It came on a simple dive play midway through the third quarter Thursday night at Corona High.
Toby Gerhart, as he'd done a hundred times before, blasted up the middle on third-down-and-four, and gained five yards.
First down, and just like that California had a new high school career rushing leader.
The Norco High senior now has 8,632 rushing yards and a record, he said afterward, that "hasn't sunk in yet."
For The Record
Los Angeles Times Sunday November 13, 2005 Home Edition Main News Part A Page 2 National Desk 1 inches; 45 words Type of Material: Correction
High school football -- An article and chart in some editions of Friday's Sports section about Toby Gerhart of Norco High School said his 299-yard performance Thursday gave him a state career rushing record of 8,794 yards. In fact, Gerhart has a record 8,632 yards.
More important, to him and his father Todd, Norco's head coach, his team had a 22-15 victory that improved its record to 9-1 and boosted it from a possible fourth-place finish into the playoffs and a three-way tie for the Mountain View League title.
"Everyone will see the record in the paper," said Coach Gerhart, a former Cal State Fullerton running back who played in the United States Football League, "but they won't know the significance of the last run that won the game and put us in the playoffs."
Actually, it wasn't his last run, but an 11-yard carry with 7 minutes 39 seconds left in the game that provided the margin of victory. Typically, Gerhart dragged a stubborn defender the final three yards and into the end zone on that one.
And even then he wasn't finished.
He also gained 52 yards on eight more carries as Norco ran out the final 3:20 of the game. Gerhart had 299 yards and three touchdowns in 34 carries, giving him 2,219 yards and 25 touchdowns in 182 carries this season.
"I'm just glad we left here with a victory," he said.
Before Thursday, the state career mark belonged to Lorenzo Booker, Florida State's leading rusher, who ran for 8,495 yards for Ventura St. Bonaventure from 1999 to 2001.
And to think that football might not even be Gerhart's best sport.
A power-hitting, base-stealing outfielder, 6-feet-1, 225-pound Gerhart wowed professional scouts last summer in tests of speed, power, agility, reaction and quickness at the Area Code Games, baseball's biggest annual amateur showcase.
College recruiters have been told Gerhart wants to play both sports in college, and Stanford currently tops his choices. USC is apparently out -- the Trojans wanted him to switch to fullback -- but UCLA is in the mix, as is Utah, where he visited last week, and Mississippi, where he will be visiting starting today.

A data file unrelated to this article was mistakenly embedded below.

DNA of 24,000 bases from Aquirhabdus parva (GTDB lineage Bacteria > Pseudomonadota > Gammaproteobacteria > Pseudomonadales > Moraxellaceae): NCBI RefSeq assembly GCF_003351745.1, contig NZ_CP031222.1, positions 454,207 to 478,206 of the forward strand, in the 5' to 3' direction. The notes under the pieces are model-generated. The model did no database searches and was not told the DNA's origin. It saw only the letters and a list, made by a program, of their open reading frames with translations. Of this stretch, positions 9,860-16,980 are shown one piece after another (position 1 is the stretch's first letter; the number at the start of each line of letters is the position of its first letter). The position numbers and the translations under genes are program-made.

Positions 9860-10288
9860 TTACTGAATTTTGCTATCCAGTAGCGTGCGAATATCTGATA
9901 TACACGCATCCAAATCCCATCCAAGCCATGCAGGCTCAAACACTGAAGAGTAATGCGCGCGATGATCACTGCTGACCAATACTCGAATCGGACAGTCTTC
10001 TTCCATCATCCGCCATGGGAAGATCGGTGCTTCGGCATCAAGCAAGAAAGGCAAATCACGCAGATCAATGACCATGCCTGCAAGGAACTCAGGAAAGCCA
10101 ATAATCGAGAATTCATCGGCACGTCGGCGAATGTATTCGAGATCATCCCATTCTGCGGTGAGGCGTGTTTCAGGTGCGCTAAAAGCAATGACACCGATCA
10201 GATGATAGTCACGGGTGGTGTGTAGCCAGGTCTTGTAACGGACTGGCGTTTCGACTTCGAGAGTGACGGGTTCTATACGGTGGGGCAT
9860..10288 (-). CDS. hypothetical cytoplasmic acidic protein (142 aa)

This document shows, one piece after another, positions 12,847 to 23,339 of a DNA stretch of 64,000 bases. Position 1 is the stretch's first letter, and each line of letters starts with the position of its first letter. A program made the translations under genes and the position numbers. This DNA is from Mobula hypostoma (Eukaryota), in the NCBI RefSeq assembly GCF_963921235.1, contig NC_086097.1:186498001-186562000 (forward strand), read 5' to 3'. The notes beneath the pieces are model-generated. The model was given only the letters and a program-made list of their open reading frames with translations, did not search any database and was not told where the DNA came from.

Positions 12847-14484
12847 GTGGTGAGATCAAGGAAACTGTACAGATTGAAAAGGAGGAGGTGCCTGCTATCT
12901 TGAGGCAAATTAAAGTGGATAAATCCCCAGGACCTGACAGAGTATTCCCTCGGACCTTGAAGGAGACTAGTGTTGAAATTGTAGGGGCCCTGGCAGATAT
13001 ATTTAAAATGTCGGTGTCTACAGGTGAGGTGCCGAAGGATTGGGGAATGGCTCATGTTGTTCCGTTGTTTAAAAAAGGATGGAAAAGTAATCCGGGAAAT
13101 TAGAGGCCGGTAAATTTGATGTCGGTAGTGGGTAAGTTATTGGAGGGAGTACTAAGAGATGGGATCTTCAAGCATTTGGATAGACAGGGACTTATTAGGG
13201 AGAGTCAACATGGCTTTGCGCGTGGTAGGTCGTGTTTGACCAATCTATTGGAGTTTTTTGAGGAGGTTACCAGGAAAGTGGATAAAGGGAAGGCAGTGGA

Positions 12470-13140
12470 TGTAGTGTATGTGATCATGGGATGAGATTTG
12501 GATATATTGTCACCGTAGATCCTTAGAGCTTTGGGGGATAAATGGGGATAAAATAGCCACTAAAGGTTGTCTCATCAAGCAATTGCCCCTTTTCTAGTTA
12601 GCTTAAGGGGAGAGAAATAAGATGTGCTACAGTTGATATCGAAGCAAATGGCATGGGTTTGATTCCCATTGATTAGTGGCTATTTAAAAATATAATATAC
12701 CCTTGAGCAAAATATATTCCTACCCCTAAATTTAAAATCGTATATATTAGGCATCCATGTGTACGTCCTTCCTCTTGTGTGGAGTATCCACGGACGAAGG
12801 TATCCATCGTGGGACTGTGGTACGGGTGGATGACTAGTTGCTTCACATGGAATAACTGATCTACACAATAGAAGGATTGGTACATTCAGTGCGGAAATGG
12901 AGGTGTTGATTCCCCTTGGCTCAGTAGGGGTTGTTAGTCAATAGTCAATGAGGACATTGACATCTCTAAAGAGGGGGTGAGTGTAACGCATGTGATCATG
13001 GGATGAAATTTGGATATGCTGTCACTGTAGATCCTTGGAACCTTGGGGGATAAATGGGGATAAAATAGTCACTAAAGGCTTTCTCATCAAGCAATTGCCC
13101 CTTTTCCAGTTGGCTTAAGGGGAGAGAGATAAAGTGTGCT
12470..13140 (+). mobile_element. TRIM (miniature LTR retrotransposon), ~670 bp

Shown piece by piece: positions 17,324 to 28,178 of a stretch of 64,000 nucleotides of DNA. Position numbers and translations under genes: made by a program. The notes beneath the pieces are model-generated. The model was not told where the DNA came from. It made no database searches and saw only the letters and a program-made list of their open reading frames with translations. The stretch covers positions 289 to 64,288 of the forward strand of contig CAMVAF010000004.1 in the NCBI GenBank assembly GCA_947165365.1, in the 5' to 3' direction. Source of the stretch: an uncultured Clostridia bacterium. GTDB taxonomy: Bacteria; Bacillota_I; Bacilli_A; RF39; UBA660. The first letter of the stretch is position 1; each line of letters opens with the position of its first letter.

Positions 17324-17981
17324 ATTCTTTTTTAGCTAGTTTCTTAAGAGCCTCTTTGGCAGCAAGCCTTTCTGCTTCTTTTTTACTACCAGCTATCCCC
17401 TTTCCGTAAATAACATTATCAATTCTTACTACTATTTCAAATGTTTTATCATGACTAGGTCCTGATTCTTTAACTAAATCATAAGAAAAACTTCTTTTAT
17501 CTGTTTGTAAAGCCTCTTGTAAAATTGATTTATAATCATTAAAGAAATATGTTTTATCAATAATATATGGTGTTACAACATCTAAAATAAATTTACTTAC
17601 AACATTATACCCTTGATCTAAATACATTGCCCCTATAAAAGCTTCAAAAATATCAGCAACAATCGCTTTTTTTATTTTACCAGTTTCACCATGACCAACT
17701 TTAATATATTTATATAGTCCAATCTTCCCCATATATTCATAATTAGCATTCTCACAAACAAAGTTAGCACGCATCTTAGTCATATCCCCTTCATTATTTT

Of course, professional baseball could be an option, Gerhart having batted .547 with seven home runs, 18 doubles and 25 stolen bases for Norco in the spring before he \o7really\f7 impressed scouts with his play over the summer.
However, the professional ranks may have to wait because there's also this: Gerhart is as determined a student as he is an athlete. He has never received a grade lower than "A" on a report card -- even while accompanying his mother to some classes at a local community college, where he has accumulated enough credit to academically be considered a college sophomore.
His well-rounded resume has earned Gerhart plenty of admirers.
"He's like a man among boys," said Corona Centennial Coach Matt Logan, whose teams Gerhart has torched for more than 1,000 yards rushing in four games the past two years.
"He \o7is \f7an adult," Todd Gerhart said.
And acts like one, well, except for those few superstitions Toby clings to -- the ones that call for him to eat spaghetti the night before a game, enter his neighbor's Jacuzzi at exactly 8 p.m. after that, and then eat at a fast food joint before finishing up at a certain Mexican restaurant on game day.
He switched the order, eating Mexican first and then fast food, once this season, and the Cougars lost.
Typically, though, Gerhart handles himself in such a mature, humble manner that he has managed to avoid some of the petty jealousies that often arise when a young athlete stars in a system controlled by his father.
Gerhart's biggest game of the season came against rival Centennial when he ran for 441 yards and six touchdowns in a 42-21 victory, and Todd says 500 yards would have been surpassed on other occasions if he were inclined to run up his son's statistics against weaker opponents.
Rival coaches, some of whom seemed genuinely excited for Toby as he approached the record, back that claim.
"I don't think they give it to him enough some times," Centennial's Logan said. "When they are playing a weaker opponent, they spread the ball around."
Gerhart also gets credit from opponents for gaining tough yards in tough games. For example, in Norco's only loss, he gained 135 yards despite a calf injury that prompted his father to try to limit his participation.
Successful in sitting Toby out for most of the first half, Todd found it more difficult as time on the clock wound down and Norco and Corona Santiago were still tied, 7-7. In the second half, the coach said, "I'd see Toby in there and I'd pull him out a play and he'd run back in. I'd pull him out a play and he'd run back in.... I'd pull him out a play and he'd run back in."